SALT LAKE CITY — Anyone watching “Stranger Things 2” can expect more swearing and a darker tone.
The hit Netflix show’s sequel season was released Friday, Oct. 27, with all nine episodes immediately available for binge-watching. So far, the show’s already spawned memes, rave reviews and the discovery of cool easter eggs.
But the second season also features more cursing than the first, although both are rated TV-14.
So why the increase in language? The show's founder, Ross Duffer, acknowledged that the young characters are "much more foulmouthed in season two than in season one," according to an interview with WIRED. Co-creator Matt Duffer explained that the child actors actually pushed for more swearing.
“But in real life it’s far worse," Ross Duffer told WIRED. "I’m like, I cannot believe that came out of your mouth."
This image released by Netflix shows Noah Schnapp, from left, Finn Wolfhard, Gaten Matarazzo and Caleb Mclaughlin in a scene from "Stranger Things," premiering its second season on Friday.| Netflix via AP
He added that "when Netflix saw the first two episodes, they realized this is fine, it’s not going to turn off families."
But according to Pop Sugar’s Alessia Santoro. the increased swearing is an issue parents and teens need to consider before watching.
"Although most of this can be attributed to the mouths of Dustin ... and Steve ..., several characters take to swearing to articulate their feelings this season," Santoro writes.
The show also includes sexual innuendos, an increased amount of blood and gore, and party scenes that include smoking and underage drinking.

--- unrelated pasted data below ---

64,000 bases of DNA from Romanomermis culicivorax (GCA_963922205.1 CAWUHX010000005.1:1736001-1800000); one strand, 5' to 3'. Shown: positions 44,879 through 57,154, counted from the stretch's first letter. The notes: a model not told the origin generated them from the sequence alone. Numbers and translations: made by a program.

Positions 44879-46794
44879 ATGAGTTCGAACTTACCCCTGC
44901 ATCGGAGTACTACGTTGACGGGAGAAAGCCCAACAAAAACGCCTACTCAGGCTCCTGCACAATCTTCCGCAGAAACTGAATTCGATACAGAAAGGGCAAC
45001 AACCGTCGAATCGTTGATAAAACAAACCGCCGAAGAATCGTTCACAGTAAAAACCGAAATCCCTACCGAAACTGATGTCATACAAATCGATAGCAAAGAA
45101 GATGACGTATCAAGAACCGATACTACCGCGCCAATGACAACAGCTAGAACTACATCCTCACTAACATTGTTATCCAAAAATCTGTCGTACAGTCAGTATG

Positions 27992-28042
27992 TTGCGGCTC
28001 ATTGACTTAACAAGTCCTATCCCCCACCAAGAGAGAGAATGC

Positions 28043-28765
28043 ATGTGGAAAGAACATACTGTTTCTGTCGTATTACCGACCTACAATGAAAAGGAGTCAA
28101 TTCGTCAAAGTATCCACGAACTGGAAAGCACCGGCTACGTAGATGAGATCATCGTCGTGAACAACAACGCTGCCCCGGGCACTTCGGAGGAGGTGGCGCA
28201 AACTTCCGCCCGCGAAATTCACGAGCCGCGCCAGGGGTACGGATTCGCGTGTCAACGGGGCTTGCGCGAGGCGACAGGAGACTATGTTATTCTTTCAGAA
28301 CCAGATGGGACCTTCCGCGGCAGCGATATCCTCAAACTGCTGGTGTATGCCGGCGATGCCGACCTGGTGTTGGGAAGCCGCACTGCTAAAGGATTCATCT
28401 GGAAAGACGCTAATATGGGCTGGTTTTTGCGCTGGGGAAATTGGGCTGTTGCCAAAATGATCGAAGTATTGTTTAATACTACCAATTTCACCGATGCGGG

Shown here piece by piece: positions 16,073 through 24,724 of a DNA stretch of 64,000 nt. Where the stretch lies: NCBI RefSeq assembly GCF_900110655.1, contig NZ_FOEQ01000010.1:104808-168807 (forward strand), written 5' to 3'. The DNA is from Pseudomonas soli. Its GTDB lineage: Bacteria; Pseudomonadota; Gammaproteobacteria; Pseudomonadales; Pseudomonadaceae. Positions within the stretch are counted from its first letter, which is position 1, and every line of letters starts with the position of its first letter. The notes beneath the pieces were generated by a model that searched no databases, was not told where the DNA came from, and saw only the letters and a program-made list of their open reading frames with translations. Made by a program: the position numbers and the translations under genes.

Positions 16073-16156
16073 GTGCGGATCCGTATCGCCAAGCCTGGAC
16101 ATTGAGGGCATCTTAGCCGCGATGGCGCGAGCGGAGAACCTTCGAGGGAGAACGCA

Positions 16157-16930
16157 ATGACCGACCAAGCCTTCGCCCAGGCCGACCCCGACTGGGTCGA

“Although 'Stranger Things' is rated TV-14, upon binge-watching season two I think I'd personally give season one a PG-13 rating and the second season closer to an R rating, simply because the Duffer brothers turned everything from violence to swearing up a few notches in the show's latest nine episodes,” Santoro wrote.
Reviewers at The Guardian also questioned whether the second season was “too dark" as the characters are “reeling from PTSD."
But The Atlantic’s Sophie Gilbert wrote that focusing on the after-effects of physical and emotional trauma is a highlight of the show’s second season.
"One of the most maddening tropes within disaster movies is how characters who’ve endured extreme trauma tend to instantly recover as soon as they’re rescued," Gilbert wrote. "'Stranger Things 2,' though, is inflected from the start with the sense that, even a year later, its characters are still deeply altered by what happened to them."
In fact, the show’s monster — called the Shadow Monster — might be a metaphor for the characters' traumatic struggles.
“The darkness, it explains, is always there, in this dimension and in others," Gilbert wrote. "But it also presents a more honest path to surviving it — not an instant fix, but a slow, difficult path toward recovery.”